Prime Minister Srettha Thavisin wowed some members of the public after he donated his six-digit income, monthly salary and his allowance as a premier to some charities.
His monthly income as head of the government totals 125,590 baht -- a 75,590-baht salary plus a 50,000-baht position allowance. According to government spokesman Chai Wacharonke, the donation is to go to those advocating for children's welfare, among them the Foundation for Children.
And this is not a one-time donation. The handout is apparently to last until the end of the prime minister's tenure, totalling around six million baht, should he complete his four-year term.
Mr Chai said the donation attests to how the prime minister -- who is also finance minister -- attaches high value to the act of giving. Not to mention his idea of "leading by example", the spokesman told the media. He is to talk to charity organisations to register their needs. Perhaps the billionaire tycoon turned premier really does have a kind heart and means well as a serious philanthropist. But, given his enormous wealth, the donation is not a big deal.
Yet, the manner in which he publicised the handout -- through the spokesman -- gives the impression that there is a dire need for the PM to have some feel-good news so as to boost his and his coalition government's popularity amid rising suspicion over several of his party's flagship policies, such as the 10,000-baht digital wallet and other poll promises -- particularly poverty reduction and solutions to inequality.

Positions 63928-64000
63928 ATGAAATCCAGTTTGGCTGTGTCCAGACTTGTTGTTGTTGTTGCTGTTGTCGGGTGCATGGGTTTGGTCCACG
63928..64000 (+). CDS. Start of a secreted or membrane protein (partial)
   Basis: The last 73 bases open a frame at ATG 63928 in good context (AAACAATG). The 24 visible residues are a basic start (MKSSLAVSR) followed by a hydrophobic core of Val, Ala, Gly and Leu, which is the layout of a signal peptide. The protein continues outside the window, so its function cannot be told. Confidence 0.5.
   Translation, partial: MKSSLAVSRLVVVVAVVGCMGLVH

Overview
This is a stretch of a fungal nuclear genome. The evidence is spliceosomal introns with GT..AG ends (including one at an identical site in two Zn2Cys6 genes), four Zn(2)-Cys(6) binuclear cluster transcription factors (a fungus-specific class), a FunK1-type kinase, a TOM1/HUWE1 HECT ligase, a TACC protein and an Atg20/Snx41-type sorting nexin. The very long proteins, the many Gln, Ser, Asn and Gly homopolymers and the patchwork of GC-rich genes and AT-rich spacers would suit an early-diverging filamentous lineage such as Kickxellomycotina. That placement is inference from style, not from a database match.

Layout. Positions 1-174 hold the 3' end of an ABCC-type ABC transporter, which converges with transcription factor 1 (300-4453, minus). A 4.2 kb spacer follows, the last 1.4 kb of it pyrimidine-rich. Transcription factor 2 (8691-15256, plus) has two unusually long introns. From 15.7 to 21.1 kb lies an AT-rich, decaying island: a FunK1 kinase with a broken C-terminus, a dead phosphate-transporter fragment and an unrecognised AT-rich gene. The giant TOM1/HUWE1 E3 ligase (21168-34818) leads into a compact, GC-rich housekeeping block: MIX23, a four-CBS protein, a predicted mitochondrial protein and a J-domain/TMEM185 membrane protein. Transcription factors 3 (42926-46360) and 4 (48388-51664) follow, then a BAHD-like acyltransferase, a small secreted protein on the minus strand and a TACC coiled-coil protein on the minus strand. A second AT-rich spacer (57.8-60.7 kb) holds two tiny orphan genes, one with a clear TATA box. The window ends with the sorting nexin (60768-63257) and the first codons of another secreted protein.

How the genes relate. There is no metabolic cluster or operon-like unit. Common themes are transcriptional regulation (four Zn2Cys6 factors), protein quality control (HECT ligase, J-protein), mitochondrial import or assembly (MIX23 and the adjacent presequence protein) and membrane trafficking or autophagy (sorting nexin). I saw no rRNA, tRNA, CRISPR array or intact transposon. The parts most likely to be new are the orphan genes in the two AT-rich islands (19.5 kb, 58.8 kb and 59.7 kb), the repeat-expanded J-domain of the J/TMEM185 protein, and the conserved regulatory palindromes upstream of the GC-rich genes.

If economic data can be a guide, the ongoing weak baht and the slump in the stock exchange seem to suggest low public confidence in the administration.
His critics, in particular, are displeased. And they have every reason to question such philanthropy -- which is in no way a means of eradicating poverty and inequality -- a social time bomb that could easily lead to turmoil.
Thailand is classified by the World Bank as a medium-high-income country with a per-capita income of US$7,066, about 254,300 baht, a year, as of 2021.
Such figures are misleading. In fact, it's known that wealth concentration is an issue, and few Thais earn that much.
Related data released by the World Bank showed that some 88.2% of deposit holders have just over 4,000 baht in their bank accounts.
In addition, reports by the Trade Policy and Strategy Office (TPSO), the Commerce Ministry's planning unit, indicated that the percentage of people living in poverty from 2011 to 2021 was stagnant at 6-8%, especially in the farming sector.
More than 11% of households with a primary income from agriculture are still below the poverty line, earning an income of around 2,802 baht per month per person.
Those figures strongly suggest that a lot needs to be done in a swift manner to address such challenges.
The PM must know that the key to these persistent problems is structural change -- not shoddy populist measures aimed at political gains that merely add to the state's budget burden.
Among those dubious measures is the 32-billion-baht debt suspension programme for farmers -- which is seen as an expensive yet inefficient mechanism that, without major rectification, will barely bring a new life for farmers.
This is just one example.
Courage is required to make a real change. Mr Srettha must prove he has it.